After evacuation, a Peace Corps Volunteer asks 'what now?' and finds the answer with AmeriCorps
I still remember silently saying goodbye to the waning moon hanging delicately in the Albanian sky. That was the night I realized that I, along with the rest of my Peace Corps cohort, would be evacuated back to the United States from our post. Four international airports later, I landed on American soil.
Uniformed military personnel took my temperature, asking “where are you traveling from?” as they held the scanning thermometer to my forehead. “Montenegro and Albania, for Peace Corps,” I answered, handing over my passport. As one of the soldiers returned the passport, they told me with a sort of vague-but-sincere optimism, “I’m sure you’ll be back in no time,” though it seemed as if their words were swept away in the roar of 1,000 other American voices in that moment, each calling out the details of their return, each marked by apprehension of the days to come.
I slung my gear over my shoulders and walked on. Much like the pack on my back, the very idea of the evacuation weighed heavy on me. Nevertheless, I was sure the soldier would be right. “Back in no time,” I said to myself, echoing their words.
Yet as weeks turned to months, a simple but gnawing question began to persist. Five weeks into quarantine, it was a mere whisper. Five months into quarantine, however, the crescendo had made this question undeniably audible: “What now?”
I had joined the Peace Corps to serve – to rise to the challenges of building a better world, willing to accept the invitation to live in a place I’d never seen and work alongside people I’d never met, “in conditions of hardship if necessary,” as the slogan goes. Watching as the pandemic intensified hardship across the globe, not least of which in communities across America, I could not deny that my calling to serve was stronger than ever. This much was clear. I decided to search for a way forward, aiming to resume a journey which, for me, had begun in the Balkans.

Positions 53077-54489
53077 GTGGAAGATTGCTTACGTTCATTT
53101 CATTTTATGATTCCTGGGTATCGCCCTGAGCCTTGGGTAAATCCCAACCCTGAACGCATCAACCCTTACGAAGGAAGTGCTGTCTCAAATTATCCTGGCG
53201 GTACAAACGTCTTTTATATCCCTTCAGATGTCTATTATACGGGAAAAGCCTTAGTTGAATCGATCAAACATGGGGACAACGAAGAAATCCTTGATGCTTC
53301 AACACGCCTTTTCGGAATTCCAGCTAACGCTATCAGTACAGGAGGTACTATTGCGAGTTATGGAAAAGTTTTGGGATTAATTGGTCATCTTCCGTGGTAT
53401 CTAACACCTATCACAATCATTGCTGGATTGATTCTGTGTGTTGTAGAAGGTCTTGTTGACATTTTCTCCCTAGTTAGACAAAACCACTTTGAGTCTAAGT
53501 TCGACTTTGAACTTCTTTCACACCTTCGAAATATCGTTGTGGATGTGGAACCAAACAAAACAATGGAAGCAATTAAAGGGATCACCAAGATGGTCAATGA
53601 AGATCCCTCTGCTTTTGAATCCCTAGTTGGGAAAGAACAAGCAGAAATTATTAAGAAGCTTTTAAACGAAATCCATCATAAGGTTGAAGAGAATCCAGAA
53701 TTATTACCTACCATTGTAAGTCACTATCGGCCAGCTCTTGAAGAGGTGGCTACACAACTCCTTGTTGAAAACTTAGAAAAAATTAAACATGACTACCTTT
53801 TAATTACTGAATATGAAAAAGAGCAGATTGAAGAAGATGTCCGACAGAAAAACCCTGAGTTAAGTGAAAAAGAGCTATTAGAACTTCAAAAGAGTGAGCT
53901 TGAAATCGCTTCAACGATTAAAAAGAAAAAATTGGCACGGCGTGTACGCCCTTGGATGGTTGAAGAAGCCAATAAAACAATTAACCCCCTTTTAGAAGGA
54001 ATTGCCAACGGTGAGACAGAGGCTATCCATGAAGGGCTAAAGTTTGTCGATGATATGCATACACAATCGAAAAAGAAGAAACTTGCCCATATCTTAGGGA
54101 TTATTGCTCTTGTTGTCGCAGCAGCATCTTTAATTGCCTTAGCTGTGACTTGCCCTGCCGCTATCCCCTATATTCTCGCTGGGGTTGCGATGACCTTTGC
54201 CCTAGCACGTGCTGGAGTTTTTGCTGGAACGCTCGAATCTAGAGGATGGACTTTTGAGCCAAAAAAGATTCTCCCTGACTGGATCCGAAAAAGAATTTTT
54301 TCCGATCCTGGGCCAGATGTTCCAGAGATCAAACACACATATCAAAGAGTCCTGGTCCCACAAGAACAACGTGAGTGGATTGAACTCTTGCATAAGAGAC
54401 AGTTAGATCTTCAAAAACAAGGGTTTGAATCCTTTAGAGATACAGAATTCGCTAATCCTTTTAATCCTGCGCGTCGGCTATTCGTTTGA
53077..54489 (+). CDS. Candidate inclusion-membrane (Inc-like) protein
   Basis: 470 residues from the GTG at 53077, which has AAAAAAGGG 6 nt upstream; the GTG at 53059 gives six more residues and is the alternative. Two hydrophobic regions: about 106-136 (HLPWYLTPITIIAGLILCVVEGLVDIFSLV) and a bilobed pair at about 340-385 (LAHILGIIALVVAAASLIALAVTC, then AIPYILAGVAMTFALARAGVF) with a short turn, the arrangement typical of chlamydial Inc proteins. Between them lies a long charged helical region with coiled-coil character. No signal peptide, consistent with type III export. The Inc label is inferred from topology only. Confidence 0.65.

Eventually, I found that path in AmeriCorps VISTA, accepting an offer to serve in the high desert state of Wyoming. I had never been and knew not a soul there. Just as I had done when I left for the Peace Corps, I packed up my gear and headed out for a place sight unseen, back on the path to service. Not knowing what lie ahead, though, I wondered to what degree this next year in Wyoming could be the sort of unofficial continuation of the Peace Corps journey I longed for. For all my hope, I knew only time would tell.
Nearly six months after being evacuated from Peace Corps, I found myself reporting for service at my site once again, this time in the rugged mountains not of the Balkans, but of our own country.
I still remember Day One – how quickly I began to see the parallels between what my Peace Corps story had been and what my AmeriCorps story would be.
The pickup truck rattled a bit as we drove a length of the state highway with the windows rolled down, the wind soaring up the side of the canyon as we ran along the Shoshone River. My new boss, a strongly mustached Montanan named James, seemed proud to offer a tour of the local geology. Being so close to Yellowstone National Park, the jagged land was strikingly beautiful – though rugged and severe, it possessed an undeniably mystic beauty. Eventually, as we turned back to head towards town, our conversation shifted to how I ended up in Wyoming in the first place.
“So, you were in Montenegro, right?” He asked.
“Yes sir,” I responded, looking out to the endless sagebrush steppe as we cut through it. The Montenegrin word for sage – žalfija – came to mind.
“Funny enough,” I continued, “Montenegro means ‘Black Mountain’ – they have a lot of mountains there, too. I guess you could say I traded those mountains for these.” The hum of the truck’s engine and the singing of the river down below filled a moment’s pause in my speech.